Fifty years ago ago, no one would have looked at the food in front of them and wondered if it had been genetically modified before reaching their plate. But in recent decades, demand for certain food ingredients has gone way up, causing the agriculture industry to look to alternative growing methods, one of which is genetic modification.
Public response to this varies widely. Some consumers favor the use of technology for food production regardless of it’s implications, while others to vehemently oppose any genetically modified organisms (GMOs) in our food supply. And people from both of these groups are banding together via the Just Label It campaign, which would require that any food containing GMOs be clearly labeled on the packaging.
Since this issue is complex and can be confusing, we wanted to give you some straightforward information about genetically modified foods, so that you can see where you stand on the issue. Here are answers to some common questions.
What are genetically modified organisms (GMOs)?
GMOs are what you get when you inject an organism with another organism that changes it’s DNA. For example, a bacteria might be placed in a plant to make the plant more resistant to pesticide, herbicides, or weather. The plant would now be considered “genetically modified.”
What do all these different terms mean?
The following terms are used interchangeably, and mean the same thing for consumer purposes:
- Genetically modified foods
- Genetically engineered foods
- GM foods
- Genetically modified organisms
Why do farmers use GMOs in their farming practices?
Farmers in the U.S. make very little money (the farmers themselves that is, not the big food companies that buy from the farmers). Genetically modifying their crops may in some cases help them earn a little more by increasing their yield, reducing pesticide costs, or lengthening the seasons during which they can grow.
Why does the biotech community push GMOs?
Biotech companies make a lot of money when GMOs are used, because they can patent seeds and sell them back to farmers every season. This community often argues that we need GMOs to feed the world as our population grows, that we need GMOs to increase the nutritional value of certain crops, or that we need GMOs to help combat climate change.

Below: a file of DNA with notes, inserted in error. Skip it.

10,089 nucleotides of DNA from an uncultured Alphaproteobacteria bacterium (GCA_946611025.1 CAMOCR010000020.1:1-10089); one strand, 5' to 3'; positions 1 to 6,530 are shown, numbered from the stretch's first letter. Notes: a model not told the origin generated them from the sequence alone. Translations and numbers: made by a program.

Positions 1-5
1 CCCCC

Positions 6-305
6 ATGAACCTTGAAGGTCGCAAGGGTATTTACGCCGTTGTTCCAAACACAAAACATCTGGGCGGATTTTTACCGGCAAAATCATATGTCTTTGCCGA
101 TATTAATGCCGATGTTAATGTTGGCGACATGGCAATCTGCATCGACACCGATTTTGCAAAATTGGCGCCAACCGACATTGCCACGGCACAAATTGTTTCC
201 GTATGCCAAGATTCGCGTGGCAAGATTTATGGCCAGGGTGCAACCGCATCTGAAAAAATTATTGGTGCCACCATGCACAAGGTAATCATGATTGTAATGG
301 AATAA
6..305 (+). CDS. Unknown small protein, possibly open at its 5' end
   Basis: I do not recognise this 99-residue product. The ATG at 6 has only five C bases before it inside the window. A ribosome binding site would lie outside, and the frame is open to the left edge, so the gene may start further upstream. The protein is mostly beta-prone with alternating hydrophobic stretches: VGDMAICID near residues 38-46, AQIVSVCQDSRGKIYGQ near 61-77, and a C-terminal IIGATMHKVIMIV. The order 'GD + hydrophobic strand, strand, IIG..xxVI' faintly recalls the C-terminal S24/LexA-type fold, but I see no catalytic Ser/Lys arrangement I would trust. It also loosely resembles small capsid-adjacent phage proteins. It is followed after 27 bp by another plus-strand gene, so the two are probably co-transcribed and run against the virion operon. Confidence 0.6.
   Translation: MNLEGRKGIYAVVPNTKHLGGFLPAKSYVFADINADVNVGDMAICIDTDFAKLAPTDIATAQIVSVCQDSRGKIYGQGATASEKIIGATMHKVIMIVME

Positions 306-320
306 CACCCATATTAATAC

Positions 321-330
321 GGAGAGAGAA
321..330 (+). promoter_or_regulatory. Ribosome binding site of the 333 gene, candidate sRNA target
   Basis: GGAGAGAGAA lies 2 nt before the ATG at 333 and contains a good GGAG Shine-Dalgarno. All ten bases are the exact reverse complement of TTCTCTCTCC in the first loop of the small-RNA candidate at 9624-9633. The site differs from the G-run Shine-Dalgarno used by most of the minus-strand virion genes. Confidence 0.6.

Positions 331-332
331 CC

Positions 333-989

Why is this bad?
Because we don’t really know how these genetic modifications affect our health. After all, we are eating these modified crops (or are eating the animals who ate them), and there hasn’t been extensive unbiased research to show that this is safe. It’s possible that some genetic modifications are harmless, but studies in other countries have repeatedly shown that some GMOs are harmful to human health, the land, and the planet. Just to assume that it’s fine to genetically modify a crop without comprehensive research is risky.
Are GMOs harmful?
Evidence has shown that some GMOs can be harmful to human health. (Here’s an example of Agent Orange in corn). It’s possible that others are not. The problem is that we as consumers currently have no way of knowing whether the food we’re eating is genetically modified or not, so we can’t do our own research and then make our own decisions.
Is there any regulation of GMOs in the U.S. right now?
Not really. All a company has to do is show the FDA that a GMO they’re using is “generally recognized as safe.” They don’t need to label their product or submit legitimate scientific research proving that it really is safe for human consumption.
What can we do to change the current system?
Join the “Just Label It” campaign. This campaign does not address whether GMOs should be used or not, it merely states that consumers deserve to know what’s in their food. Consumers deserve a voice, and the Just Label It petition is striving to give them one. (So far over 1.1 million Americans have signed it!)
How can I make sure I’m not eating GM foods right NOW?
Right now the only way to avoid GMOs is to buy organic food, because organic food is not allowed to be genetically engineered. Many non-organic food companies do take care to source their ingredients from non-genetically modified crops, and they will often print this fact on the package so their customers can eat without worry.
The Big Question:
Do you support the labeling of genetically modified foods? Let us know why or why not in the comments below!
Just Label It – The benefits of labeling genetically modified foods
World Health Organization – 20 questions on genetically modified foods